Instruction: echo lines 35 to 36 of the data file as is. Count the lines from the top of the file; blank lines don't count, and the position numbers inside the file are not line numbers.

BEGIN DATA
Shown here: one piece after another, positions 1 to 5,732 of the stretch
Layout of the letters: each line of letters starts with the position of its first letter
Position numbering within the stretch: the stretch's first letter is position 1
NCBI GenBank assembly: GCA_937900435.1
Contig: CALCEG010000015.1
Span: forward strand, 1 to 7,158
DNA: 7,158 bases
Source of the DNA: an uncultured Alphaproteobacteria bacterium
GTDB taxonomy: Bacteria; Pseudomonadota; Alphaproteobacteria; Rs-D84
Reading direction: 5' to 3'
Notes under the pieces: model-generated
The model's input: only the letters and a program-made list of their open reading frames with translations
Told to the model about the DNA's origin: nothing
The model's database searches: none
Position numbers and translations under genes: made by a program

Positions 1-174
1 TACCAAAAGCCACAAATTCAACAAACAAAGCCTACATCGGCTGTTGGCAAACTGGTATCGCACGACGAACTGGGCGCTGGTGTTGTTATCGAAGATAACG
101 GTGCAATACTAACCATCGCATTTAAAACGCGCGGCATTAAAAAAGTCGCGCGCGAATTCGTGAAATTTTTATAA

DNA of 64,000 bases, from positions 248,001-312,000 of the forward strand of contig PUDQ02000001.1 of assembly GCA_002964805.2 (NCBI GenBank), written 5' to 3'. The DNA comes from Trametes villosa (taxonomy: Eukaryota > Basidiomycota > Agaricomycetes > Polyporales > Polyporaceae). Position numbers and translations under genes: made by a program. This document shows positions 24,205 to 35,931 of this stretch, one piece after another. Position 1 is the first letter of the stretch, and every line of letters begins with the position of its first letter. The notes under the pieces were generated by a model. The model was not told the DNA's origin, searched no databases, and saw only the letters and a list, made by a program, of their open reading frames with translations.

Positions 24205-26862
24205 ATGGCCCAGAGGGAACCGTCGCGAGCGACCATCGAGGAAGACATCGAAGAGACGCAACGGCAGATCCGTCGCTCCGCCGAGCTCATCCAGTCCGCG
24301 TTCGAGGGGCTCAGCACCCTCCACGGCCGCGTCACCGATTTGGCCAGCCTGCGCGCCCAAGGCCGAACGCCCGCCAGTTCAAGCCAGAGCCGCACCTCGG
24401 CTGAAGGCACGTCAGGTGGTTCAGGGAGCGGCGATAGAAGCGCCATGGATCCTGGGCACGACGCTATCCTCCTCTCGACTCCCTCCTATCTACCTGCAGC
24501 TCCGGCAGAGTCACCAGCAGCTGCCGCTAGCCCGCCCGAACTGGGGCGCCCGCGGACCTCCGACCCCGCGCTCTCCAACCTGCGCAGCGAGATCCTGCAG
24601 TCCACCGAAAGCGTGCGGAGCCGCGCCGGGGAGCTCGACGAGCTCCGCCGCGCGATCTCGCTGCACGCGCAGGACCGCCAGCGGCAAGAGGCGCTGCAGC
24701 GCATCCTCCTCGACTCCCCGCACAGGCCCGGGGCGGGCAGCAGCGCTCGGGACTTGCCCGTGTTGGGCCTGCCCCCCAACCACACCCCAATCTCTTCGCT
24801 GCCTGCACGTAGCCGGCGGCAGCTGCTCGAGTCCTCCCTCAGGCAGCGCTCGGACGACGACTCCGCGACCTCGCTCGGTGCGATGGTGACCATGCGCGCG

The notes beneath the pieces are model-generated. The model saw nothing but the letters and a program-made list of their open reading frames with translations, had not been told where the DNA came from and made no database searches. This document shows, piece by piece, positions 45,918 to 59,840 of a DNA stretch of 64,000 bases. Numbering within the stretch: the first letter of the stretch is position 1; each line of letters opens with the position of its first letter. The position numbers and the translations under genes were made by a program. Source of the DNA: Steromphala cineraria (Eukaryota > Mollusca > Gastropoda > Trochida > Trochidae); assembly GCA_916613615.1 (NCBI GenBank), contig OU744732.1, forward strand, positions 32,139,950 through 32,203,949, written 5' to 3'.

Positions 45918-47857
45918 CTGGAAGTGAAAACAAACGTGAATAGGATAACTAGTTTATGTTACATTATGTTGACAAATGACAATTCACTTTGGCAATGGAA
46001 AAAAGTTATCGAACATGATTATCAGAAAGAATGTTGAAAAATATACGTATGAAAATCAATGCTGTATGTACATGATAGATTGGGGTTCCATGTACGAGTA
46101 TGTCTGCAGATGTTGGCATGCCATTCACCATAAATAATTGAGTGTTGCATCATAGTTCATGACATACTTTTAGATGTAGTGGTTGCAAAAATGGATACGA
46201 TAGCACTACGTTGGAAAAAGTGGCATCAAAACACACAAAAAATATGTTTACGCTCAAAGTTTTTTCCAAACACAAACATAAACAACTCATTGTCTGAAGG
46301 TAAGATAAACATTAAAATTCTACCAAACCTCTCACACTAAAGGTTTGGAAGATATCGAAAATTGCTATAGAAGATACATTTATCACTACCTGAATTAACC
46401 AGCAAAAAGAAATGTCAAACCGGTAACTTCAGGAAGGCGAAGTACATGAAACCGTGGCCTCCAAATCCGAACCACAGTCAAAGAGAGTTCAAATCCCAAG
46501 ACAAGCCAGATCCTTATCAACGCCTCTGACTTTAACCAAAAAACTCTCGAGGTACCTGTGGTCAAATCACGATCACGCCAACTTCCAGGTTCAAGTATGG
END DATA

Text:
46401 AGCAAAAAGAAATGTCAAACCGGTAACTTCAGGAAGGCGAAGTACATGAAACCGTGGCCTCCAAATCCGAACCACAGTCAAAGAGAGTTCAAATCCCAAG
46501 ACAAGCCAGATCCTTATCAACGCCTCTGACTTTAACCAAAAAACTCTCGAGGTACCTGTGGTCAAATCACGATCACGCCAACTTCCAGGTTCAAGTATGG